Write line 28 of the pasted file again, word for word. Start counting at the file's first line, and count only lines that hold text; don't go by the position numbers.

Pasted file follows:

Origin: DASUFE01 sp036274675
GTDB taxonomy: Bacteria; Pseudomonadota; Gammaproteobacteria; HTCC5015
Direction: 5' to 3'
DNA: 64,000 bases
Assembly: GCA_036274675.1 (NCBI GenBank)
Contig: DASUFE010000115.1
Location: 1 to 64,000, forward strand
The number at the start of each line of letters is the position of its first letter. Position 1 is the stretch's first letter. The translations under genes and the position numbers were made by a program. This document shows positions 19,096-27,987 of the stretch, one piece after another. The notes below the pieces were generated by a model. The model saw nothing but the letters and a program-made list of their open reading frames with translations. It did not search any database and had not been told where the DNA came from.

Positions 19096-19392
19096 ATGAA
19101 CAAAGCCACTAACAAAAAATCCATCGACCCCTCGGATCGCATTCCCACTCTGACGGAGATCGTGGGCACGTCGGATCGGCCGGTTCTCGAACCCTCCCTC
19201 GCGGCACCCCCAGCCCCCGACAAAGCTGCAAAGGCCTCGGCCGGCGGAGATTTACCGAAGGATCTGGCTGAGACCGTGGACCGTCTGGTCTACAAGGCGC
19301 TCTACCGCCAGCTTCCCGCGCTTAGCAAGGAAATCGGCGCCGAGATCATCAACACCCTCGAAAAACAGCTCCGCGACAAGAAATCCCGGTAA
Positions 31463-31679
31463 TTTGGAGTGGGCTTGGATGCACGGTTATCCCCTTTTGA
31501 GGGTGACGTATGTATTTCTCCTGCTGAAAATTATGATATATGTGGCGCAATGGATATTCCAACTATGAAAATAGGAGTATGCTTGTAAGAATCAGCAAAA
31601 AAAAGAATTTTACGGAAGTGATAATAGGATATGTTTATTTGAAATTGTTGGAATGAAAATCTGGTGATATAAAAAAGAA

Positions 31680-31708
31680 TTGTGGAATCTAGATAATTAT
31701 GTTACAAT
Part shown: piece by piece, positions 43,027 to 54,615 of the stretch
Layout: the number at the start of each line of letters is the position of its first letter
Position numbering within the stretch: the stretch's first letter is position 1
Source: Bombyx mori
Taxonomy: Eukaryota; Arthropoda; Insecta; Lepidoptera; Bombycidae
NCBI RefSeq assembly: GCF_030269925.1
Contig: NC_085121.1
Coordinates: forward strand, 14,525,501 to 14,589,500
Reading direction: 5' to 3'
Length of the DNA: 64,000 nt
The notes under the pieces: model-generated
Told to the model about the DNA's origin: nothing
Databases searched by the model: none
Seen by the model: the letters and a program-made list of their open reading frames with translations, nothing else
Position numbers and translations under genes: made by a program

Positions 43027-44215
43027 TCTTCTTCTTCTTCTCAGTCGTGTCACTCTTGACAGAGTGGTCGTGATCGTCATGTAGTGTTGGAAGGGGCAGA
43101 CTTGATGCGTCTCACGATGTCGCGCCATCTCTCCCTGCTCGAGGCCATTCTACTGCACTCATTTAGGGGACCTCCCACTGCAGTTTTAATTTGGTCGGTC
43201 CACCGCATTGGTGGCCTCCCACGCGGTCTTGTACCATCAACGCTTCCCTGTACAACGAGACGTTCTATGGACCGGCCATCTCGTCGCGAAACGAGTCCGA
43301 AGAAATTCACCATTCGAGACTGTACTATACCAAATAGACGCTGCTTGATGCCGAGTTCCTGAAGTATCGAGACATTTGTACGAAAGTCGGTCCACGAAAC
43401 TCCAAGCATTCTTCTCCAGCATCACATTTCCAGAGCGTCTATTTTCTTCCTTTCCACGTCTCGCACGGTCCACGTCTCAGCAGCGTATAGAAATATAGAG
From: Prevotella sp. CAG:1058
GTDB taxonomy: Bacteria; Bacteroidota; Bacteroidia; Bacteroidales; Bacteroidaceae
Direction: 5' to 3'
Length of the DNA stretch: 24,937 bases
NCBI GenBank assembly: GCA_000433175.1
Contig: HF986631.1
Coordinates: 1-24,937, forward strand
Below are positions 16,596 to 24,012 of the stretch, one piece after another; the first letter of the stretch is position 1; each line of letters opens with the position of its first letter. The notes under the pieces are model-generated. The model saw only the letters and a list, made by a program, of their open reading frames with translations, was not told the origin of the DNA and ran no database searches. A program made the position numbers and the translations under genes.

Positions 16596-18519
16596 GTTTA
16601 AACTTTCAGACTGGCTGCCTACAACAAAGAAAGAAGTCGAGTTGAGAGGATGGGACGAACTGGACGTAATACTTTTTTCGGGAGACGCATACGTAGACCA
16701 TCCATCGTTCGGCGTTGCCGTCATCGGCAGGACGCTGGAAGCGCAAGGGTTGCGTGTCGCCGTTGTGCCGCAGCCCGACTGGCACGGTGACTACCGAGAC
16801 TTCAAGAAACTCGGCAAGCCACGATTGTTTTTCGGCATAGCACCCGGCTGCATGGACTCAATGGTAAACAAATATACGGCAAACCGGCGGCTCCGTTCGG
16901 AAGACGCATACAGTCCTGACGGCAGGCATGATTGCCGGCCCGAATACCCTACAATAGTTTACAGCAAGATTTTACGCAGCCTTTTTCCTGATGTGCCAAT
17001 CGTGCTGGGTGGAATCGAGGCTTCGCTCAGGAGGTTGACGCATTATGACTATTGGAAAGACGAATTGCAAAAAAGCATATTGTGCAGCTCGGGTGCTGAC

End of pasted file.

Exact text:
Coordinates: forward strand, 14,525,501 to 14,589,500